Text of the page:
I then spoke to Michael about their tour in the UK and, more importantly, their visit to Nottingham in March. “We’ve been to Nottingham before and the theatre is really nice.” The Nottingham date is also the first performance for the lads on British soil after returning from North America. After that, there will be a brief tour around some European venues before the boys return to the UK for more dates and the complete the tour on the 2 June in Germany.

Having only the briefest time to chat to Michael, I was dying to ask him what his proudest moment with the BalletBoyz was. He seemed slightly stunned by this question, and needed a moment to think. After sixteen years of working for a company you created, and with the successes that the BalletBoyz have seen during this time, it’s no surprise it took a moment to pinpoint one moment that tops the rest. “I think it would actually be the film we made recently, Young Men.”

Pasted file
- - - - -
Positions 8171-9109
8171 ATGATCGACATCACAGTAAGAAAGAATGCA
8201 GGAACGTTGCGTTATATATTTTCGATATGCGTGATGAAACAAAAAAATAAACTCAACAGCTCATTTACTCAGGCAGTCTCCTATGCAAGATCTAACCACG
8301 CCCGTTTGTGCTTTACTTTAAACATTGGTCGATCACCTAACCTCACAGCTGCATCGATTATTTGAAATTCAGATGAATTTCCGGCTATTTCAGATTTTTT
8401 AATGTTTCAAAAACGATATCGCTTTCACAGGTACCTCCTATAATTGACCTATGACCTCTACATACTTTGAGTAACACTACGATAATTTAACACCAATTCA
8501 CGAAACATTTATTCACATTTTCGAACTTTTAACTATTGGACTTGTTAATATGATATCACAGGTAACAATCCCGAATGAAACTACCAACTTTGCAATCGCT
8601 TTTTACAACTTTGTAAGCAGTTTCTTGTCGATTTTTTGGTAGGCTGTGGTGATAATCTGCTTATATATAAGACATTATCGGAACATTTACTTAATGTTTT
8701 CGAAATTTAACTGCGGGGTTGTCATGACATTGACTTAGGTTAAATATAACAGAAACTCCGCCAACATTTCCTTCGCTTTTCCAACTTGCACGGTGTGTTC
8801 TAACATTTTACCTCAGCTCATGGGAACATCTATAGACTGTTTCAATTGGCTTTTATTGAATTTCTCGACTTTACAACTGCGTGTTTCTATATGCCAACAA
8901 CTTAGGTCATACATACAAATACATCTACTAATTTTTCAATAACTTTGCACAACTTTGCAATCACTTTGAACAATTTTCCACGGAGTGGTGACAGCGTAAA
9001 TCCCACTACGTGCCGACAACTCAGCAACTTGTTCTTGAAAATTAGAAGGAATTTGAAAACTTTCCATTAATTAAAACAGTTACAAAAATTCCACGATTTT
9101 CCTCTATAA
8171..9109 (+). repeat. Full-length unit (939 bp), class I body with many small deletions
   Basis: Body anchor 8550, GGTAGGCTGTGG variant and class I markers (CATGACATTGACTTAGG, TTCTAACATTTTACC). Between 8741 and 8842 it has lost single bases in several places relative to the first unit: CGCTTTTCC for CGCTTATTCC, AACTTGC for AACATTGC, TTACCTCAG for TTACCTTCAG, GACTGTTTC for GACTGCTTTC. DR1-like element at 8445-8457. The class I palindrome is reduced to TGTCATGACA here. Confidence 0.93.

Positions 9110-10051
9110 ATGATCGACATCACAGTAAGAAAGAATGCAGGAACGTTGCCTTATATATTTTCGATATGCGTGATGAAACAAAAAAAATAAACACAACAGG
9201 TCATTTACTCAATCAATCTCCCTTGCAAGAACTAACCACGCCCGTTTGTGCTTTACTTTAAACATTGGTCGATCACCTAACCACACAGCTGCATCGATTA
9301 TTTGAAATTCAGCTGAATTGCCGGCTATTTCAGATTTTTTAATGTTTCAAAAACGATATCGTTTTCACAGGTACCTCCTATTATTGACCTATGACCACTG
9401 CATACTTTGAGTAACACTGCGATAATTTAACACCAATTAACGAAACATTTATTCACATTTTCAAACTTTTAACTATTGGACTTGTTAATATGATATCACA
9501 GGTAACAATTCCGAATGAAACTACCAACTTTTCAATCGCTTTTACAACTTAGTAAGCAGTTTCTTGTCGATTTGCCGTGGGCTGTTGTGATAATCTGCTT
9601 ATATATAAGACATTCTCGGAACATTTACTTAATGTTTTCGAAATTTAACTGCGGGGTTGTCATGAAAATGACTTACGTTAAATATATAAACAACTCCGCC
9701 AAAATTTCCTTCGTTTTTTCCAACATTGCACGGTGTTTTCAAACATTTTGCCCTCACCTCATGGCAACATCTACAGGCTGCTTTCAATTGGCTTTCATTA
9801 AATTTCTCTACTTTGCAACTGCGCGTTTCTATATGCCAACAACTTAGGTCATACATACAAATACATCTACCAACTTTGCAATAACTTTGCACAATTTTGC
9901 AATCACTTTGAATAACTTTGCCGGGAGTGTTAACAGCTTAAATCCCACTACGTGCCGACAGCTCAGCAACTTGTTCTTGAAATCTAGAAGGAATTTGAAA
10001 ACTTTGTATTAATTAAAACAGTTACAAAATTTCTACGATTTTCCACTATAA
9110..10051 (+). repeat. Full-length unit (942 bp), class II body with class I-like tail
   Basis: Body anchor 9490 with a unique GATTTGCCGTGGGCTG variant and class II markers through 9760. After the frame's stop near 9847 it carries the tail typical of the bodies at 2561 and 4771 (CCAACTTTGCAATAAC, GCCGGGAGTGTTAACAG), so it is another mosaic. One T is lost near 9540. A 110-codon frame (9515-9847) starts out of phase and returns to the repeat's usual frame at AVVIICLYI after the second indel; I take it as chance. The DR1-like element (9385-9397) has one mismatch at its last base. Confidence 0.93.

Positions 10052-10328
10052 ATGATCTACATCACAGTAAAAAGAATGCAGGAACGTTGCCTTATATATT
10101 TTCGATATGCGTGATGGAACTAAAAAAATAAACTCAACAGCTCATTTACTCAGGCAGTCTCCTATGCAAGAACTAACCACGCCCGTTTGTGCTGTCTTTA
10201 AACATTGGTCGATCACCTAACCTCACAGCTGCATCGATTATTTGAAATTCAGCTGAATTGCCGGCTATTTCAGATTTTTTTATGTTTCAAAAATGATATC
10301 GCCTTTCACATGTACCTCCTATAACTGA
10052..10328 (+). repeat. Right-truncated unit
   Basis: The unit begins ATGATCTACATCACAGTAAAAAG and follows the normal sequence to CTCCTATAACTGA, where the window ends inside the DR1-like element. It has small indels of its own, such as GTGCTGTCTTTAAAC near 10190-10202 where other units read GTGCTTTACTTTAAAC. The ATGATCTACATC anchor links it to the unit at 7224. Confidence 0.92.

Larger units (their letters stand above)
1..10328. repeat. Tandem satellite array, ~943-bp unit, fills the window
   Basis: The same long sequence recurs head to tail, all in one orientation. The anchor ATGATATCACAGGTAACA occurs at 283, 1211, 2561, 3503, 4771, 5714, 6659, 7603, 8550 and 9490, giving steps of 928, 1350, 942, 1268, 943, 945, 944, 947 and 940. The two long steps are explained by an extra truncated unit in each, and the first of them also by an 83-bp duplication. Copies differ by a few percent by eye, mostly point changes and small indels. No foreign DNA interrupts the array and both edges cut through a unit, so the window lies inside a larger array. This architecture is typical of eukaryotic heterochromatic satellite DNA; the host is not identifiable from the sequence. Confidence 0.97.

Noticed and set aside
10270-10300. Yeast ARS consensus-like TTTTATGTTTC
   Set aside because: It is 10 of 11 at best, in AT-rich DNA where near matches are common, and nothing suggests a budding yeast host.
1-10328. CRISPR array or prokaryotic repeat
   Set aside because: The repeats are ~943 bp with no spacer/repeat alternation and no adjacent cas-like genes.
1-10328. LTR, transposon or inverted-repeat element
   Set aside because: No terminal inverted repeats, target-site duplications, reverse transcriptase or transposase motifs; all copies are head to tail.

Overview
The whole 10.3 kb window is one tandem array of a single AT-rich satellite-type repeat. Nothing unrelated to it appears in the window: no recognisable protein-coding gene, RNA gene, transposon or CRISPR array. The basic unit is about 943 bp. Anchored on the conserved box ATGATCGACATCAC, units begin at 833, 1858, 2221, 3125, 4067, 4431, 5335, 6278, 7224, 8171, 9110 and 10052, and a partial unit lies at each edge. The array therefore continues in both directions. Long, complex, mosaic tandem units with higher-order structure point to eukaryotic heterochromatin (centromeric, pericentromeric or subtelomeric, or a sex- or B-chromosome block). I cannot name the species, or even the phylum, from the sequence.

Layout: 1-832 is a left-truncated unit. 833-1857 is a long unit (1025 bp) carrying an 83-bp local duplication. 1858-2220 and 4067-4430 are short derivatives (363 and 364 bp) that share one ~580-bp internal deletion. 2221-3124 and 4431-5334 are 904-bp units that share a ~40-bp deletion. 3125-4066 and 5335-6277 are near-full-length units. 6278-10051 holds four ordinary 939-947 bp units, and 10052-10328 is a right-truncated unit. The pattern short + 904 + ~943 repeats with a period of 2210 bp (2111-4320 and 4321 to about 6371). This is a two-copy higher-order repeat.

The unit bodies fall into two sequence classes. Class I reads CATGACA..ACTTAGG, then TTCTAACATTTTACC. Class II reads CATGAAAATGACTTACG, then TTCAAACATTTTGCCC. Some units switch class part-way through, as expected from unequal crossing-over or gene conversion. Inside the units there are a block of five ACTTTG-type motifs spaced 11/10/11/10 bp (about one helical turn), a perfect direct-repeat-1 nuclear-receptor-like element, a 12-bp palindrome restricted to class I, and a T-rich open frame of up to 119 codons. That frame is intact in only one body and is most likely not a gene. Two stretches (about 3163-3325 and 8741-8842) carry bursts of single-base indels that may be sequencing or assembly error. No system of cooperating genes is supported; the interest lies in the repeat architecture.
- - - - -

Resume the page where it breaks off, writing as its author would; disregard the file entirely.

Alongside the tour of Life, the BalletBoyz have released a full-length feature that is showing in cinemas across the UK. He places pride in it because it was ”tremendously difficult” to produce and took real commitment from the dancers. The film is based on the theme of war and was filmed in Northern France. Young Men has been described as ”intensely moving” and draws inspiration from images of conflict over the ages. The piece is choreographed by Iván Pérez, who formerly danced with the Nederland Dance Theater. The film first aired to open the Sadler’s Wells 2015 programme and is still being played across the UK for the duration of the Life tour.

After speaking with Michael, my anticipation for watching Life has increased ten fold. It seems to be a very different take on ballet, with two half-hour performances that could stand alone. As always with the BalletBoyz, it’s certain that their latest production will be a dazzling display of balletic talent and choreographically mind-blowing.

BalletBoyz: Life, Nottingham Playhouse, Monday 6 March, £13 - £21.

BalletBoyz website